Q: "We established a living trust this past year and put our home and two rentals into it. Most of our investments are in IRAs, and I don't want to put them into the trust. I am now thinking that I may not have really needed the living trust. Should I go back to just a will and cancel the trust?"—Mark Schmidt
A: A living trust has advantages that a will can't offer, so you may want to keep both, says Greg Sellers, a certified public accountant and president of the National Association of Estate Planners and Councils.
A revocable living trust is similar to a will in that it indicates how you would like your assets to be distributed after your death and can be amended anytime. While you should always have a will, a living trust—which is simply a trust set up during your lifetime as opposed to one created after your death—can be a valuable addition to your estate plan. Here's why.
1. Your estate can be settled more quickly. Unlike with a will, the assets in a trust do not have to go through the probate process. Your heirs can skip the expense (lawyers, executors, paperwork, and the like), potential publicity, and inconvenience of a court-supervised distribution of your estate. And there's no delay while your heirs wait for creditors to come forward and file claims, even when you owe no one.
This probate escape hatch is more valuable in some states than others. Many states have an expedited form of probate for estates below a certain value, which varies by state. For example, in New York, you can use the simplified small estate process if the property, excluding real estate, is worth $20,000 or less. To see what probate shortcuts your state offers, check Nolo.com's list.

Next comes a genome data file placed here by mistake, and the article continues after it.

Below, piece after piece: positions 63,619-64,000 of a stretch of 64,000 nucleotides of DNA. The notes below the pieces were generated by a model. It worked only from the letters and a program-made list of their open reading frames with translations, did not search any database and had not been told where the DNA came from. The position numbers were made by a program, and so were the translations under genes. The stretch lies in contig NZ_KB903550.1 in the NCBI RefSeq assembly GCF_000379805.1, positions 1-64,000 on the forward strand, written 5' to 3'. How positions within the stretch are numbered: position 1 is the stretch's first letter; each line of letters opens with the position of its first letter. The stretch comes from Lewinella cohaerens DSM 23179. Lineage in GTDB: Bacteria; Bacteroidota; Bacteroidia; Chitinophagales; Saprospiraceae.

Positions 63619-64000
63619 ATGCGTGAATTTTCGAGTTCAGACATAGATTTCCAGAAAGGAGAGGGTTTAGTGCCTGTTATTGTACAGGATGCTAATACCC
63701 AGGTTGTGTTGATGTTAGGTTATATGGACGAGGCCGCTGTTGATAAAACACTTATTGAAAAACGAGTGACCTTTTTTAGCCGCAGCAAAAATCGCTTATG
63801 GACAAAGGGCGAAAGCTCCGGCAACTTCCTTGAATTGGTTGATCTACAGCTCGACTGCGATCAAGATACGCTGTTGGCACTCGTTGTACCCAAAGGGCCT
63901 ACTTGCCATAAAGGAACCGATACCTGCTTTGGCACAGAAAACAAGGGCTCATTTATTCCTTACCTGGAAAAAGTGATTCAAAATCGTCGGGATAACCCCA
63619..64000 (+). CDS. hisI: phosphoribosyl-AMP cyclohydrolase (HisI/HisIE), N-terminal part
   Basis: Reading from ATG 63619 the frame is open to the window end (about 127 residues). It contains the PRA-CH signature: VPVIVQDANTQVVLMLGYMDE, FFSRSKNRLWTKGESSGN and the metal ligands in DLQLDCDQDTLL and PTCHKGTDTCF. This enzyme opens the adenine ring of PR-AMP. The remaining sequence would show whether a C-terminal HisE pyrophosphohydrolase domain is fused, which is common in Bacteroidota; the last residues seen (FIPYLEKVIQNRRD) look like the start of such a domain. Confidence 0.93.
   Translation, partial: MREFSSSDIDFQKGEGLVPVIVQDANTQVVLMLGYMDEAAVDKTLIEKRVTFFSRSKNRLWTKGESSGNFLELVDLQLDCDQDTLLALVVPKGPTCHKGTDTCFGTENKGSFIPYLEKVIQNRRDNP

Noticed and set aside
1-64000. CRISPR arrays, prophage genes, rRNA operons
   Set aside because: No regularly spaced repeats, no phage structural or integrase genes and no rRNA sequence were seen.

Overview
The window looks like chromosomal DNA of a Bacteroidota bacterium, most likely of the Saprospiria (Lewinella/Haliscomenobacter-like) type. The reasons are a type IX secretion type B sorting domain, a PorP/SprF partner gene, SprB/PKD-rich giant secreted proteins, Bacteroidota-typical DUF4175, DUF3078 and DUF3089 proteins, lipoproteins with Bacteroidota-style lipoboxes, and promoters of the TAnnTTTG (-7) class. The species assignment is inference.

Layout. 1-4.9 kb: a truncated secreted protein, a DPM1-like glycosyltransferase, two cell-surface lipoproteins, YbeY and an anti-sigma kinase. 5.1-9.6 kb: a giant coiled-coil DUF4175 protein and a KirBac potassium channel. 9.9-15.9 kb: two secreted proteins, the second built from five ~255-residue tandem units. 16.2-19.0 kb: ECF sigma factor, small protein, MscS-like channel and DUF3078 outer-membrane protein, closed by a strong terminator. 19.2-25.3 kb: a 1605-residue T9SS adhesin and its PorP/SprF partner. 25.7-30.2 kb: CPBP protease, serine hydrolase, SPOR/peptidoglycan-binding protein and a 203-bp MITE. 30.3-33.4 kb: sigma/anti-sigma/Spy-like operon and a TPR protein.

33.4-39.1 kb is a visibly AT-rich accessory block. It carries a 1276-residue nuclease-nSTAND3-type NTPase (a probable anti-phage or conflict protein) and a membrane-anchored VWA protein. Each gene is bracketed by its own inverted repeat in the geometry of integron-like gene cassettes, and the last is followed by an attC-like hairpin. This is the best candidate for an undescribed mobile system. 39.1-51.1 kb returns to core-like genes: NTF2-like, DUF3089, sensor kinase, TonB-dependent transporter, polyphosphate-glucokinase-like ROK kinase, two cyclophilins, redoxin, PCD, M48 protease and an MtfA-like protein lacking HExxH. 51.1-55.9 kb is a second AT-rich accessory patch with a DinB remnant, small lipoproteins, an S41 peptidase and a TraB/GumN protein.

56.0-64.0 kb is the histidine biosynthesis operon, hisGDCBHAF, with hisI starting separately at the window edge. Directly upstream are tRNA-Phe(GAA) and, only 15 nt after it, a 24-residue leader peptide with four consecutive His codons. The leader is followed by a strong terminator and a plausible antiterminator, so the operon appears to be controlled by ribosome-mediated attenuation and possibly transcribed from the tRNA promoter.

If most of your estate is in the form of IRAs or life insurance, you will not need to worry about probate either. As long as you have named a beneficiary, those assets will bypass probate.
2. You have back-up investment help. Because you must name a trustee to manage the assets, pay the taxes, maintain good records, and make payment to the beneficiaries—or a successor trustee if you're managing the trust yourself—you already have someone in place to take over if you become disabled or incapacitated and are no longer able to manage your money.
3. You can set things up for your children. Trusts can also be good if you have minor children or heirs with special needs. When you set up the trust, you can add provisions specifying when a child can receive the assets and how he or she can use the property. With a will, your assets pass straight to your heirs.
If you don’t find managing the trust too onerous, Sellers recommends keeping it since you’ve already gone through the effort and expense of establishing and funding it (you need to retitle the assets you put in a trust, for example). On a final note, you shouldn't transfer an IRA to a trust. That's counted as a withdrawal and could subject you to a penalty, depending on your age.